‘Fast track’ does scant justice to Dave Norman’s project. His client may not have had a building or a design but, after its propeller factory had burned down, it needed a replacement ready in six months so it could keep its delivery promises to customers.
Partway through the intense four-week pre-contract phase, a suitable building was found and Dave took the lead to adapt and refurbish it with just five months to go. You might think it would have got easier from then on. It didn’t.
The client had lost everything in the fire, including virtually all services information, so the technical brief had to start from scratch. Only as the client purchased each of the 370 pieces of equipment required for the factory fit-out could detail be given about the service supplies needed.
Dave installed a ‘ring main’ for each service around the process areas, sizing and installing the service drops as precise information became available. He addressed the lack of precise knowledge by making sure all the main plant was oversized or could be expanded.
It was all about making a ‘live’ design process work, with construction following sometimes as little as 10 minutes after the design decision had been made. Dave developed phasing and construction plans so the client could install its critical equipment in completed areas with the live services needed. He steered the super-fast-paced project through a massive number of changes – some 1,500.
The first big critical date was the handover of a reinforced concrete pit for two braider machines. To construct it in time, Dave moved to longer working hours and double shifts, constantly revisiting the detailing and sequencing to reduce programme. His introduction of an incentive plan for the key trade involved was also instrumental in achieving the handover date – 10 days early.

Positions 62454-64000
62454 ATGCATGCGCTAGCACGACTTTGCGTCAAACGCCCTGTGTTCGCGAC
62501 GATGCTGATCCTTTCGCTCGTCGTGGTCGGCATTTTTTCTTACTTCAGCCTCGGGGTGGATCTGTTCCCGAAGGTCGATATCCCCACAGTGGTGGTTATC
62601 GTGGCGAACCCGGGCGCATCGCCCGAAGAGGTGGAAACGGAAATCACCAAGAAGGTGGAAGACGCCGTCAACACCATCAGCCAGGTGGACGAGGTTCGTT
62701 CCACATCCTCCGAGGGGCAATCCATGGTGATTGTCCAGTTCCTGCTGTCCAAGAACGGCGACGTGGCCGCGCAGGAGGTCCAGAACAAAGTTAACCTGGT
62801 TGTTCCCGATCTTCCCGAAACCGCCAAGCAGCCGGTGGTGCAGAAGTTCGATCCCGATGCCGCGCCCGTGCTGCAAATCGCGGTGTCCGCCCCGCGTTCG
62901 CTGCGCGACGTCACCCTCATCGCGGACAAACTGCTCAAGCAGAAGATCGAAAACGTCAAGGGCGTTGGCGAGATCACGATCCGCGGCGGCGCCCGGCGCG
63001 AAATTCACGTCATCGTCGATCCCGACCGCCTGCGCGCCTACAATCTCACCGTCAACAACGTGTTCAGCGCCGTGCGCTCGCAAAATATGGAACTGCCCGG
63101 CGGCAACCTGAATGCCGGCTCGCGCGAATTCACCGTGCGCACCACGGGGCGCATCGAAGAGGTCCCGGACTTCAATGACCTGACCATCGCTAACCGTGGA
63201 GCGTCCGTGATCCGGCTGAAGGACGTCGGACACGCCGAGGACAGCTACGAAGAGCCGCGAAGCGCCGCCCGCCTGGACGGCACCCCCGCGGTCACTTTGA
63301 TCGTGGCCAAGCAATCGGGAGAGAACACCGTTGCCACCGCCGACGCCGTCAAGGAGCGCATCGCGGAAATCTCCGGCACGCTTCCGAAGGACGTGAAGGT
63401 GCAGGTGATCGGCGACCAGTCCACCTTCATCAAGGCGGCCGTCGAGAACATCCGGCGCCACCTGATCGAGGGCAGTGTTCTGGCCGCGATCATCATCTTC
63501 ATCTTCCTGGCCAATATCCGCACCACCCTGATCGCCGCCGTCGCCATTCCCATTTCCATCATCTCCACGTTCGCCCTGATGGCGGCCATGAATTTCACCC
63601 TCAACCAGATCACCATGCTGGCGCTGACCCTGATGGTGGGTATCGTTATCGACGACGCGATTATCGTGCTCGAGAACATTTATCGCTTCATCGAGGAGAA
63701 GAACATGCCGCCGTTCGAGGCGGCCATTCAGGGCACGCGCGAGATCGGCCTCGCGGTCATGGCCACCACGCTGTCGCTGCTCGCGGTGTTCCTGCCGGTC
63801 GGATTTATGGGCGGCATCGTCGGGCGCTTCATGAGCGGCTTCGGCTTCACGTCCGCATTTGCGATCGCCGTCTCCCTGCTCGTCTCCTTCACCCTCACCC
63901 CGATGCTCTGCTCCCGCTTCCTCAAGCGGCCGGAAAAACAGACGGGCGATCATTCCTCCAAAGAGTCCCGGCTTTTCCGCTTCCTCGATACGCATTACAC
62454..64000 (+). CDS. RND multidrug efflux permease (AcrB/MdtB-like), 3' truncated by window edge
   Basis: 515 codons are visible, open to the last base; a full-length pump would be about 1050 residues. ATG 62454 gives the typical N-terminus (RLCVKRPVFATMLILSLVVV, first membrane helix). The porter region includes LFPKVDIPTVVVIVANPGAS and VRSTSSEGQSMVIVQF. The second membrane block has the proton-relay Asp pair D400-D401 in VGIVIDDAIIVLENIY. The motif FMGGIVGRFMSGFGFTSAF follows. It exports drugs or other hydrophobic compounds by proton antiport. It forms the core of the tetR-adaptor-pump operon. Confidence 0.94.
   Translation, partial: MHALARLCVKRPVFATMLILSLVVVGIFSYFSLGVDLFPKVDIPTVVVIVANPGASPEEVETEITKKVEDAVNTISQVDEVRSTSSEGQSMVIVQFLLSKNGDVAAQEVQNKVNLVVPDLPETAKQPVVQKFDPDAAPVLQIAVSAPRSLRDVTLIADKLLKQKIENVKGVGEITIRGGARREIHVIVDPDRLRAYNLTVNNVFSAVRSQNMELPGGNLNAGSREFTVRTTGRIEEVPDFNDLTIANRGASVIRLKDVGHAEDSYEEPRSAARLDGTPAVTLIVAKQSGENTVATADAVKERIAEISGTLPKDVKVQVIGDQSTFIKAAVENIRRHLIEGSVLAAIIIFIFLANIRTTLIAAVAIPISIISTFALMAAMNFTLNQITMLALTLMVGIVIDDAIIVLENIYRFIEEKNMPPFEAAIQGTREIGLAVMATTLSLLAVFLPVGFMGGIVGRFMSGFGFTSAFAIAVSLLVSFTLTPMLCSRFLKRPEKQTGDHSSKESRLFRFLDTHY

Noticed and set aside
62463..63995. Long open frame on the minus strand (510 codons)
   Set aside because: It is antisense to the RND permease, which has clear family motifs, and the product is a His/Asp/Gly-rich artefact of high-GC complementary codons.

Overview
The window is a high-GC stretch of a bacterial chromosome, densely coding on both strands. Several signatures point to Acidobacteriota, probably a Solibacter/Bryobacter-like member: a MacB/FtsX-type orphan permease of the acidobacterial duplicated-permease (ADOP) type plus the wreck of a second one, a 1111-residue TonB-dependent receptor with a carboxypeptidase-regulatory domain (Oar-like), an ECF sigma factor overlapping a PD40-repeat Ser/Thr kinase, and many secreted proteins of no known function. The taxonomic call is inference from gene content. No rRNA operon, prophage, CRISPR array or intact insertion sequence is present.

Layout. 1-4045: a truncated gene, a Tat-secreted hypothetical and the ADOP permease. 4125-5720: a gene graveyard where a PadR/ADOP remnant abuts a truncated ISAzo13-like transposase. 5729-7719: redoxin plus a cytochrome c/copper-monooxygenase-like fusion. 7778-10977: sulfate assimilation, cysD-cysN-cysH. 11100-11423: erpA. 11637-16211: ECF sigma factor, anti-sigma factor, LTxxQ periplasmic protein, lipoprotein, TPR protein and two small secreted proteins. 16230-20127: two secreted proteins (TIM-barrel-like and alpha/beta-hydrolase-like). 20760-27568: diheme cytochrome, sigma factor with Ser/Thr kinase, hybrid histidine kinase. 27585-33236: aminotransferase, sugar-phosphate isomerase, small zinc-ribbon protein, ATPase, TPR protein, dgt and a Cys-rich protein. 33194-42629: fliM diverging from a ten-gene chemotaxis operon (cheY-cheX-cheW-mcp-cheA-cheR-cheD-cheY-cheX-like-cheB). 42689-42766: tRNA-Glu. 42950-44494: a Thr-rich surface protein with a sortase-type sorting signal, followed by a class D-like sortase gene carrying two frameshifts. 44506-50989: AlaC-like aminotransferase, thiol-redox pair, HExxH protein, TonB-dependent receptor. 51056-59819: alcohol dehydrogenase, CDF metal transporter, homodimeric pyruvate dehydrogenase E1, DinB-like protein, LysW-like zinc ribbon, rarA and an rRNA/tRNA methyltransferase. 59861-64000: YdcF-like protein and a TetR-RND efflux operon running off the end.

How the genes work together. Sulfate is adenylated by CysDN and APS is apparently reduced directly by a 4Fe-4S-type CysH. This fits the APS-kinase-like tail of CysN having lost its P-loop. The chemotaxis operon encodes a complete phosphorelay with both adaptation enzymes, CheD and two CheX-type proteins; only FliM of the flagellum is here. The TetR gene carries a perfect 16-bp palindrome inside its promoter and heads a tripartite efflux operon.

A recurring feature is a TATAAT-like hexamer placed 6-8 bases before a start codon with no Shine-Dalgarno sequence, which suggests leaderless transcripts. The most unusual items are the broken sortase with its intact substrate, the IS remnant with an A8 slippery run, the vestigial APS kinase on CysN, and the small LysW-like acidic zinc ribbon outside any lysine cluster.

Even then, there was never any let-up on this project. The discovery of asbestos debris across the whole roof and services zone in a building let as ‘asbestos-free’ required a four-week clean-up. Dave instigated phased environmental cleaning on night shifts, testing at 7am every morning to allow the day shift construction works to continue.
He beefed up the large amount of construction plant needed within the building for the works by adding catalytic converters to diesel piling rigs and ground works machinery. With 80 mobile work platforms in the factory at peak construction, he installed dedicated MEWP charging stations across the site.
Propeller blade production is peculiarly sensitive to dust contamination. As the existing roof steelwork and services were in very dirty and poor condition, he brought in specialist contractors to clean and repaint 80,000sqft of roof.
Dave delivered every handover on time. Even a catastrophic flood two weeks before practical completion did not knock him off course. He dried out and retested the entire electrical system, ensured the building was safe, and reviewed the programme and critical trades. He then pushed on to complete an exhausting but superbly executed project.